The Saatchi Gallery’s exhibition ‘The Triumph of Painting’ confronted the challenges painters face in a hyper-realistic age that is directed by photographic image. The exhibition aimed to revive the value of painting after a decade saturated with the 3D installations of the Young British Art movement. Saatchi, once a champion of these rebellious YBA’s, sold a large portion of his collection in preparation for the exhibition, stating that ‘over the last 10 years, only five of the 40 Turner Prize artists have been pure painters, [and] deemed it time for a painting survey that looked at established and upcoming painters’.
This symbolic separation between YBA artists Damien Hirst and Tracey Emin with their patron, seemed to be an attempt at galvanizing a more aesthetic approach to contemporary art and reintroducing painting to today’s society. The exhibition itself was divided into an epic formula of ‘parts,’ reflecting a classical subdivision of grand theatre and Homeric format. This arrangement showcased the magnitude and constant presence of painting within art history.
However, amidst the paintings of established painters such as Dirk Skreber and Albert Oehlen, it was Richard Wilson’s 20:50 oil tank installation that invoked the most enthusiasm from visitors; though not officially part of the exhibition. The oil-filled room reflected the walls, windows and ceilings like an interior lake; a true reflection of architectural features. It appeared easier to connect with Wilson’s piece as there was no urgency in its interpretation, only limitless boundaries.
This unexpected reaction exposed the limits of painting and the increasing popularity of installation art for modern viewers in London at least. Gallery visitors at Saatchi’s exhibition remarked that the paintings were unintelligible without the lengthy explanations that justified the importance of the works, revealing the inability of abstract forms to exist without the crutch of literature. The paintings in the exhibition were thus unable to reach out to an audience spoilt by photo-realism. Narrative in the paintings were lost, and the abstract compositions with their wordy placards served to underline this fact.
To assess why installation is becoming more popular, we must look to the origins of critical theory. More than two thousand years ago, Plato, in his manifesto The Republic, insisted that a painter had no direct knowledge of what he or she reflected in a painting. Therefore, pictures could reveal and narrate nothing about life. To illustrate his point, Plato used an example of a bed. According to Plato, a bed can exist in three forms. The bed of nature created by ‘God,’ the bed created by the craftsman that reflects the bed of nature, and the bed created by the painter, which is nothing more than an imitation. Suddenly, installation seems different and Tracey Emin’s notorious Turner Prize winning Unmade Bed, 1998, makes more sense.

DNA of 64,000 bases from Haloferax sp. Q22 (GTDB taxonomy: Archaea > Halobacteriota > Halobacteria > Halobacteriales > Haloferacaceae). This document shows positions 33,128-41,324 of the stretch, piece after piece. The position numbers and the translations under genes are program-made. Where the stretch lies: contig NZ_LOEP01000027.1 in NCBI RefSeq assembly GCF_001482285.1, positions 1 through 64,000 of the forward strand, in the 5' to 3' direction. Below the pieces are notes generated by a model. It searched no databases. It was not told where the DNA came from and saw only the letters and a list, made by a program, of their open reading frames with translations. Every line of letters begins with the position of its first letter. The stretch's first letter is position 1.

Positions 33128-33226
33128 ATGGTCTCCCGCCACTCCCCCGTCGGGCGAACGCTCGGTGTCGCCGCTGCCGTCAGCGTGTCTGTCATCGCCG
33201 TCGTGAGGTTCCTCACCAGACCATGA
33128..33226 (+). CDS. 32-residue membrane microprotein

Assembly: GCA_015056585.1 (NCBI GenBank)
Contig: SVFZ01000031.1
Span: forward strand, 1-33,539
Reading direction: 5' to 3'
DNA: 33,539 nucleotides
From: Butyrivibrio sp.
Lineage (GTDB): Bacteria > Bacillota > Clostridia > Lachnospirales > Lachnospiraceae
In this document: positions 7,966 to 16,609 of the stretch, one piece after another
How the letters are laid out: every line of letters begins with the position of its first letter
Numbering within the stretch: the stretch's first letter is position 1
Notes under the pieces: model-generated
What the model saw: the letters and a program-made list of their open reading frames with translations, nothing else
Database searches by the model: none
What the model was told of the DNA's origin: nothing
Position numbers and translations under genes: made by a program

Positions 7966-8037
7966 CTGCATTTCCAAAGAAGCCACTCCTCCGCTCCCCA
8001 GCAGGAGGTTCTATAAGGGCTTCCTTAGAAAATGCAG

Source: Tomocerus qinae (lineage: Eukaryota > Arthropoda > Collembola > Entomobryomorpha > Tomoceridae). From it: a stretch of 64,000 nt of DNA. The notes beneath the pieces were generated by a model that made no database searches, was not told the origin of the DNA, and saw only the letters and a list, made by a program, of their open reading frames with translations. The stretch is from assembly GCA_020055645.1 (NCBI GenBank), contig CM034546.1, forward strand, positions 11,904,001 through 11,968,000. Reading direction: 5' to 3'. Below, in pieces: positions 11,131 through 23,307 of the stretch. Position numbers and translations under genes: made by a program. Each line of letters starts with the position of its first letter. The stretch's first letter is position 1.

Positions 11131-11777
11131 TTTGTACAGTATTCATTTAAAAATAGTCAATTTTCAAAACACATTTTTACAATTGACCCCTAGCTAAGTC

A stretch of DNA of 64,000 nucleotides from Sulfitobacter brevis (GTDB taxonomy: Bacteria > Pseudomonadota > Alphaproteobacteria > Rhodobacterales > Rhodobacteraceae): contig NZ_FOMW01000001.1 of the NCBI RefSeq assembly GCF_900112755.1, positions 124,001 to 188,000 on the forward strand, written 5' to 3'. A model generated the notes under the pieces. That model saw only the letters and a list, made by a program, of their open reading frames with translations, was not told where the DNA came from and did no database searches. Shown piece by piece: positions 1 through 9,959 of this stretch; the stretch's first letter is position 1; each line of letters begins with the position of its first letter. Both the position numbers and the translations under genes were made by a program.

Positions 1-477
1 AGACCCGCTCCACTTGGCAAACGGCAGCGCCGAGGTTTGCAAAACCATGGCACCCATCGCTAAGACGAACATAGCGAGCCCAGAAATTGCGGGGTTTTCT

Arguably, Emin contributed to a shift in art perception with her bed, although she was by no means the only artist in the last century to do so. Featured painter Albert Oehlen admits that painting is only headed for failure, reflecting a self-consciousnesswithin that emerged with Marcel Duchamp’s 1917 latrine installation that metaphorically pissed on the traditional painting establishment. Duchamp’s latrine invoked a massive change in art theory by altering the “value” of art, and after him, works began to be judged according to how much they questioned art’s nature. Where in the mid-twentieth century, painters such as Picasso and De Chirico were held up as great artists; last year, Duchamp was named as the greatest artist of the twentieth century.
This shift explains why contemporary audiences seem to interpret installation more readily than painting. Oehlen acknowledges this ‘death’ and describes his canvases as ‘manic zombies’ that stand to be judged by a changing culture that does not always have the patience to judge them. Maybe the apparent obscurity of modern painting is therefore not so much a criticism on the painter than it is a reflection of the viewer. For example, Oehlen’s paintings can be admired as pure melancholic aesthetic. Franz Ackermann’s dynamic experimentations of psychedelic architectural deconstructions are comprehensible without accompanying literature. Perhaps it is not the artist or the viewer who is killing painting. Could it be the explanatory placard?
Do we really need to read about Kai Althoff’s flamboyant and voyeuristic images of soldiers to understand that they evoke a dark and current significance in today’s political climate whilst simultaneously alluding to twentieth century history? Is it necessary to be quided to the conclusion that these paintings are a delicate investigation into the male psyche, the nature of war and its dominance in every generation? Perhaps we do not. Perhaps it would simply take more time and in fact, more historical knowledge to understand the artist’s references. Is that such a bad thing?
Despite mixed reviews, the exhibition was extremely successful in its attempt to confront the continuing dilemma of painting in the digital world and a brave effort at re-introducing fine art into contemporary London. However, too many justifications rendered the works void as an installation stood silently coherent.
A large number of fine art students have recently commented that painting just doesn’t seem to be enough anymore and are exploring new ways of breathing life into their surfaces. As the art world expands and develops, painters face great challenges in finding ways to reflect and express. However, we must remember that great challenges always evoke great work. Mark Dion’s exhibition of scientific and environmental installations, Microcosmographia and Nigel Cooke’s mesmerizing painting exhibition, A Picture of Everything, at the South London Gallery one year ago, gave a clear picture of things to come. The future looks good.